Olympic National Park is located in the U.S. state of Washington, in the Olympic Peninsula. The park can be divided into four basic regions: the Pacific coastline, alpine areas, the west side temperate rainforest and the forests of the drier east side. U.S. President Theodore Roosevelt originally created Mount Olympus National Monument in 1909 and after Congress voted to authorize a re-designation to National Park status, President Franklin Roosevelt signed the legislation in 1938.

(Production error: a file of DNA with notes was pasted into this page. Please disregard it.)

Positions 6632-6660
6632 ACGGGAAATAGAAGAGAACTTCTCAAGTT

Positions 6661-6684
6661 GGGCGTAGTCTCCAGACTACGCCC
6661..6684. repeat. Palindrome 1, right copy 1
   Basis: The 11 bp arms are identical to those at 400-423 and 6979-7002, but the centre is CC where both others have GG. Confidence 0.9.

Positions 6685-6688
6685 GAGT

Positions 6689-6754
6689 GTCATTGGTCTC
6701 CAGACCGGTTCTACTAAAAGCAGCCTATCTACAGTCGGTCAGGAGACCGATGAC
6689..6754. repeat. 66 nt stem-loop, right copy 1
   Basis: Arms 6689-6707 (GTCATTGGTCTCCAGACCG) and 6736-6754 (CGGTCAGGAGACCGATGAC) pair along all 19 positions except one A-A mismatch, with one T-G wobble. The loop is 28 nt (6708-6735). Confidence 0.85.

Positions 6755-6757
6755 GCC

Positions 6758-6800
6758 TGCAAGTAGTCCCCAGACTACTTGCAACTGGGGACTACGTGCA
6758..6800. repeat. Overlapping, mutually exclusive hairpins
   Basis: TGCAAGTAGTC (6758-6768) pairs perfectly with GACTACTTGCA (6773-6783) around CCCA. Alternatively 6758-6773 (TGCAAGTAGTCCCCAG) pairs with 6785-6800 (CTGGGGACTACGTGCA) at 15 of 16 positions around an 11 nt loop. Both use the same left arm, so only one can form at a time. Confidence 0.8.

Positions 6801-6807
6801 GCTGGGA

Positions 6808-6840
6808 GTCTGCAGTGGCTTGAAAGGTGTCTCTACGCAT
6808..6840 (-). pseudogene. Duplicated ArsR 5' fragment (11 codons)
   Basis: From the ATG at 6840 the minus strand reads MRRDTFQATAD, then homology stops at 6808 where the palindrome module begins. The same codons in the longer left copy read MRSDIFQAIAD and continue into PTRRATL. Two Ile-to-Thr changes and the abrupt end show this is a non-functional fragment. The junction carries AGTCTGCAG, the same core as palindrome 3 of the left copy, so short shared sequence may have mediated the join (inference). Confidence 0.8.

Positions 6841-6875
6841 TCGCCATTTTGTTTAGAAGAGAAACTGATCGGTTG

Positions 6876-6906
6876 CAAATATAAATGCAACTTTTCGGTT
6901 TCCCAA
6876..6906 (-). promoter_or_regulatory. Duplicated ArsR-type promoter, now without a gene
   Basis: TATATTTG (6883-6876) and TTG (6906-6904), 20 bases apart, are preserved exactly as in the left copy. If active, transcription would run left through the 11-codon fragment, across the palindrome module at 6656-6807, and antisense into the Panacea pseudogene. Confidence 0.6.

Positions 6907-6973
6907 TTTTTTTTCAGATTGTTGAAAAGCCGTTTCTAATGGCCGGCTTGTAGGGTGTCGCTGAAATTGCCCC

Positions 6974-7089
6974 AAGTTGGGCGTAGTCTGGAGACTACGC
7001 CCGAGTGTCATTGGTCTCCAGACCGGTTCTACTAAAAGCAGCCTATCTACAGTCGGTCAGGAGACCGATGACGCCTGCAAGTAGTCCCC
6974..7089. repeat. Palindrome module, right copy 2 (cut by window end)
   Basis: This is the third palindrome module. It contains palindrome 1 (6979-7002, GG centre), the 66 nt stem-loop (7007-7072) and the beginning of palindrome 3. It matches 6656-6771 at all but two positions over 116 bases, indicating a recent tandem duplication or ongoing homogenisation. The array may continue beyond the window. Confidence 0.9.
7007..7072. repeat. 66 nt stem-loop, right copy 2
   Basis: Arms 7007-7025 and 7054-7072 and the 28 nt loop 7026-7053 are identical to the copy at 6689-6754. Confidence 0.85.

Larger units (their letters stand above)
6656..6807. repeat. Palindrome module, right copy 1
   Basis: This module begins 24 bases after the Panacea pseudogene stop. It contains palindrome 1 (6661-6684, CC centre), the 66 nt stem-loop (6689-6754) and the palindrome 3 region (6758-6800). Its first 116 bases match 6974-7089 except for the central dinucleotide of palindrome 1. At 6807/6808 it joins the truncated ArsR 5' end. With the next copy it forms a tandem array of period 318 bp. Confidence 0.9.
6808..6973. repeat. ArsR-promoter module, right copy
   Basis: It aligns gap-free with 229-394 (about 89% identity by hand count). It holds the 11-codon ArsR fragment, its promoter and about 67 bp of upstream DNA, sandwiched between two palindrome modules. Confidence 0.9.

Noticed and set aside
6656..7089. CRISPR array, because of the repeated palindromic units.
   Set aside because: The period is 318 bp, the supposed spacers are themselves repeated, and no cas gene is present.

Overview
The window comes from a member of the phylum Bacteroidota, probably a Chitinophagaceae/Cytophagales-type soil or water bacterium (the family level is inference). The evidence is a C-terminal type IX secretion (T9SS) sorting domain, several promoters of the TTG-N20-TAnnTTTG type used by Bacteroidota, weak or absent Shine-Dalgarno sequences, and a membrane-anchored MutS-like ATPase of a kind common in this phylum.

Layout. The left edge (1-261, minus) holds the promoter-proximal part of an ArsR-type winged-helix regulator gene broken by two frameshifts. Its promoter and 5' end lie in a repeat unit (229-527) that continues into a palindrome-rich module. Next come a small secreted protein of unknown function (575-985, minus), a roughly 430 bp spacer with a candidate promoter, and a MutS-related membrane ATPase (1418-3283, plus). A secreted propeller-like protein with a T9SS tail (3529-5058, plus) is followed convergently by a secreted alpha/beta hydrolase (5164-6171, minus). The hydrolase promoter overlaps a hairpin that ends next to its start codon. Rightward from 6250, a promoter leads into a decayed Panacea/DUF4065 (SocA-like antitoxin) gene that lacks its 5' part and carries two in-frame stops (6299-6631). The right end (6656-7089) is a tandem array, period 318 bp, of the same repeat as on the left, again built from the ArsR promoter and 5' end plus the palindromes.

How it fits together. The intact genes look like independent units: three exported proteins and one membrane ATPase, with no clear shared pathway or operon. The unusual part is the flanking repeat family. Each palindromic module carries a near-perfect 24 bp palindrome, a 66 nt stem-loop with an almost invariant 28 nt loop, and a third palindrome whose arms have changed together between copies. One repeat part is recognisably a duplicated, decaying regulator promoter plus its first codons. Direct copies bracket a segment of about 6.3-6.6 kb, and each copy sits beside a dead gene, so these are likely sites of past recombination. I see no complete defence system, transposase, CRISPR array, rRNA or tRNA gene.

In 1976, Olympic National Park became an International Biosphere Reserve, and in 1981 it was designated a World Heritage Site. In 1988, Congress designated 95 percent of the park as the Olympic Wilderness. The beach has unbroken stretches of wilderness ranging from 10 to 20 miles (16 to 32 km). While some beaches are primarily sand, others are covered with heavy rock and very large boulders. Bushy overgrowth, slippery footing, tides and misty rain forest weather all hinder foot travel. (Times to hike should typically be doubled.) The coastal strip is more readily accessible than the interior of the Olympics; due to the difficult terrain, very few backpackers venture beyond casual day-hiking distances.